No RSVP is necessary, and community members are welcome to drop by to discuss any issues of interest to them. Coffee and light refreshments will be provided.

Area members designated Wells Fargo 'premier advisors'

Wells Fargo Advisors has designated financial advisors Laura Cusenbary and Dan Sturges as members of the firm's Premier Advisor Program. The premier advisor designation is held by a select group of Financial Advisors within Wells Fargo Advisors as measured by business production, completion of educational components and professionalism.

Cusenbary, who lives in Steamboat Springs with her husband and their child, has been a financial advisor with Wells Fargo Advisors for six years. She has a bachelor's degree in business management and marketing from Indiana University. Cusenbary is a member of Ski Town USA Rotary, Impact 100, Steamboat Springs Rodeo Board and the Sunshine Kids Foundation.

Sturges has been a financial advisor with Wells Fargo Advisors for three years and has 17 years of experience in the brokerage industry. He has a bachelor's degree from Miami University and graduated from the Financial Planner Program at Oglethorpe University in Atlanta. Sturges lives in Steamboat Springs with his wife and their two children. He is a member of the Northwest Colorado Health Board of Directors.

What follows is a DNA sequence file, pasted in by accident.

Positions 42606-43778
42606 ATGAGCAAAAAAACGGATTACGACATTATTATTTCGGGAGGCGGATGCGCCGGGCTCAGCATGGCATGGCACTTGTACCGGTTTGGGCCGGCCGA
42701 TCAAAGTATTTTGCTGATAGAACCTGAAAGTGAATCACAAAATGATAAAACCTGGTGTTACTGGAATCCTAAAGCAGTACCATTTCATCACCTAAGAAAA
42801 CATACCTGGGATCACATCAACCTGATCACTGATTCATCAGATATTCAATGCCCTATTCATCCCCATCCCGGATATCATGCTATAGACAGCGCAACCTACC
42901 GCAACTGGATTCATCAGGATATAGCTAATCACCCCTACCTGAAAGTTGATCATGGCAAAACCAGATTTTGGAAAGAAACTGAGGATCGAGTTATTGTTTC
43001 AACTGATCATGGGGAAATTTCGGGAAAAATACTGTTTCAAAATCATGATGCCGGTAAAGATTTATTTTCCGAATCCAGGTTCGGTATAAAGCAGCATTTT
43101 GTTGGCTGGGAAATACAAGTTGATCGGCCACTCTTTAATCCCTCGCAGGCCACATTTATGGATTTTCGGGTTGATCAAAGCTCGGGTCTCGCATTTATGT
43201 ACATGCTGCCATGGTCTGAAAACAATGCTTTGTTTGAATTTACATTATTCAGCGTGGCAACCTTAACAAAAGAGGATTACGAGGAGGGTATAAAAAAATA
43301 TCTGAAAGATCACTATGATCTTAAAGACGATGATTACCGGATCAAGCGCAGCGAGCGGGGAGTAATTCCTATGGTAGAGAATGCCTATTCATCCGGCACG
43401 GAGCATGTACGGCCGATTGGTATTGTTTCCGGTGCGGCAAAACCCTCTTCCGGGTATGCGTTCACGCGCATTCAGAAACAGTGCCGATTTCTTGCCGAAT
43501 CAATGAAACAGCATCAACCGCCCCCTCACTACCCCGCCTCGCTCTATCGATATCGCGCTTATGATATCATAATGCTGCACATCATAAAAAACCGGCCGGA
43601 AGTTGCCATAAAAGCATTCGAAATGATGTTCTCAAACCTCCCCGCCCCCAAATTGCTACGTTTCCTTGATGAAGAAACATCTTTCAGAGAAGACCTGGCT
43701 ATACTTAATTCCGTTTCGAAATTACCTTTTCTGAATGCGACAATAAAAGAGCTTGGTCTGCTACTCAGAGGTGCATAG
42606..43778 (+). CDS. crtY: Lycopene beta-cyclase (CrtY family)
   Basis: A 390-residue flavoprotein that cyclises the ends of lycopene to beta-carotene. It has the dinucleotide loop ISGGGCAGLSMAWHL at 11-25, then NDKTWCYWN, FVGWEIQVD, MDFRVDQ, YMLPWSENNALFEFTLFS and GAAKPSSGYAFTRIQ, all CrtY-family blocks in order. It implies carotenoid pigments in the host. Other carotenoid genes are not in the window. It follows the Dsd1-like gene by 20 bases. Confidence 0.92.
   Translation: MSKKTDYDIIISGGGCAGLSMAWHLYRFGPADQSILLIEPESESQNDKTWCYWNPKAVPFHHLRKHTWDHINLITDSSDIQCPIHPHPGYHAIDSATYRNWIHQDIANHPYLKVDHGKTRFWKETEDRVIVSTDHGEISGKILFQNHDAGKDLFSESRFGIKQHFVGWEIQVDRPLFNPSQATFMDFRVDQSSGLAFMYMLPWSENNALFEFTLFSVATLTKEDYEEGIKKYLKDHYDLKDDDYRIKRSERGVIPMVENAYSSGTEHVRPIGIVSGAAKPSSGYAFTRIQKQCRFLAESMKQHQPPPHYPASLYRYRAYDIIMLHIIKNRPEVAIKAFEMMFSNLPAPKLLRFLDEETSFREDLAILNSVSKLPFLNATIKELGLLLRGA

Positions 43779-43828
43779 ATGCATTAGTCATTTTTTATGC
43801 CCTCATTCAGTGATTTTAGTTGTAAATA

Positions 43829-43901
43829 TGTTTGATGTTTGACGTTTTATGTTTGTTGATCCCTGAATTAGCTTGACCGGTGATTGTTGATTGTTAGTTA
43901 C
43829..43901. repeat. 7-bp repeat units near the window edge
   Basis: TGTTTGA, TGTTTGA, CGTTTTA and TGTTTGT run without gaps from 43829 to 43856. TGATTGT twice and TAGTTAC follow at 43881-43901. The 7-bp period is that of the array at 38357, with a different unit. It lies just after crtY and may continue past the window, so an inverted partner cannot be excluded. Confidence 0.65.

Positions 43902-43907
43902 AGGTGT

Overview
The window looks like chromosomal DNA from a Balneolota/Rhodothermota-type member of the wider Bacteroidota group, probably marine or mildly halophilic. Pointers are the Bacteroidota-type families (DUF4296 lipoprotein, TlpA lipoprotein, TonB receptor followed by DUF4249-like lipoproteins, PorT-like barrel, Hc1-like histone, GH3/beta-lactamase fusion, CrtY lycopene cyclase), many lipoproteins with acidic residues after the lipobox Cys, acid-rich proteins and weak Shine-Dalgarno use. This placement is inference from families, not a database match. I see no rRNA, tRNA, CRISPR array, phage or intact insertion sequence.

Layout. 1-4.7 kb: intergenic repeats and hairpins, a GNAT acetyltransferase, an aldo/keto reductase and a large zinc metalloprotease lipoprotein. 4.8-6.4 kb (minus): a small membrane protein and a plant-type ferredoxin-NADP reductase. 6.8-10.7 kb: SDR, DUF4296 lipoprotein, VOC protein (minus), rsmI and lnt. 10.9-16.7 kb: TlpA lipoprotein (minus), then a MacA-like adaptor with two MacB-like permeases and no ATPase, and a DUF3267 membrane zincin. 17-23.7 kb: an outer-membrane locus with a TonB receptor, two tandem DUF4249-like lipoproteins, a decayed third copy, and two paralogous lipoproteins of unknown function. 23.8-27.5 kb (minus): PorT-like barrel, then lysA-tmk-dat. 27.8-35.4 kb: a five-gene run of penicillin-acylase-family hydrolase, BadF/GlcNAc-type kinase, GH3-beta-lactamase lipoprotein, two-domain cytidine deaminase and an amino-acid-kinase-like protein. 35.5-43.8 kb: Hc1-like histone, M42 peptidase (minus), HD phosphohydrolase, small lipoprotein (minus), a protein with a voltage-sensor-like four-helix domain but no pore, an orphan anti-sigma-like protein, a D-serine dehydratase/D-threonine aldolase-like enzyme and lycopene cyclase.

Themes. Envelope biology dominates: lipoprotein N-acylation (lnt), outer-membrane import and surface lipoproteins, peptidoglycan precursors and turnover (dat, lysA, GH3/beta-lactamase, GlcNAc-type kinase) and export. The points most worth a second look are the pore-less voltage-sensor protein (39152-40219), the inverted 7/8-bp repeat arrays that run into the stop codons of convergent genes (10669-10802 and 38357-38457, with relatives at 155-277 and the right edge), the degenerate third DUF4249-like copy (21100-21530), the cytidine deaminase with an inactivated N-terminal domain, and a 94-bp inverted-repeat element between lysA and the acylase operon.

Residents reminded of rules governing dogs in public

The city of Steamboat Springs reminds residents and visitors of local rules regarding pets in public areas.

■ Dogs should be leashed in most public areas. Also, it is not OK to leave dogs tied up along the sidewalk. The city considers dogs left unattended to be at large, even if secured by a cord, leash, chain or other means.  

■ Though most public places require dogs to be on leashes, there are two off-leash parks in Steamboat Springs, Rita Valentine Park and the lower pond along Spring Creek (where the gazebo is). Dogs are still required to wear a leash on the trail to and from the lower pond, at the upper pond and on all other parts of the trail located on city property.  As the trail moves into county-owned property, dogs can be off leash, providing there are no signs posted to the contrary, and that the pet is within sight and under voice control. Owners should have a leash on hand and be prepared to put it on their pet should an officer request it — as in the case of dangerous wildlife in the area.

■ For the continued enjoyment of everyone on the trails, owners are asked to pick up dogs' waste and dispose of it properly in a sanitary container. Most public trails and parks provide bags for animal waste disposal.

■ Ensure it is easy for a lost pet to be returned, and remember to keep pets' shots up to date and license pets each year at the Routt County Humane Society Animal Shelter or at a Steamboat Springs veterinary clinic — dogs are required to wear their licenses on their collars.

To review the city's official complete list of rules on pets and animals, visit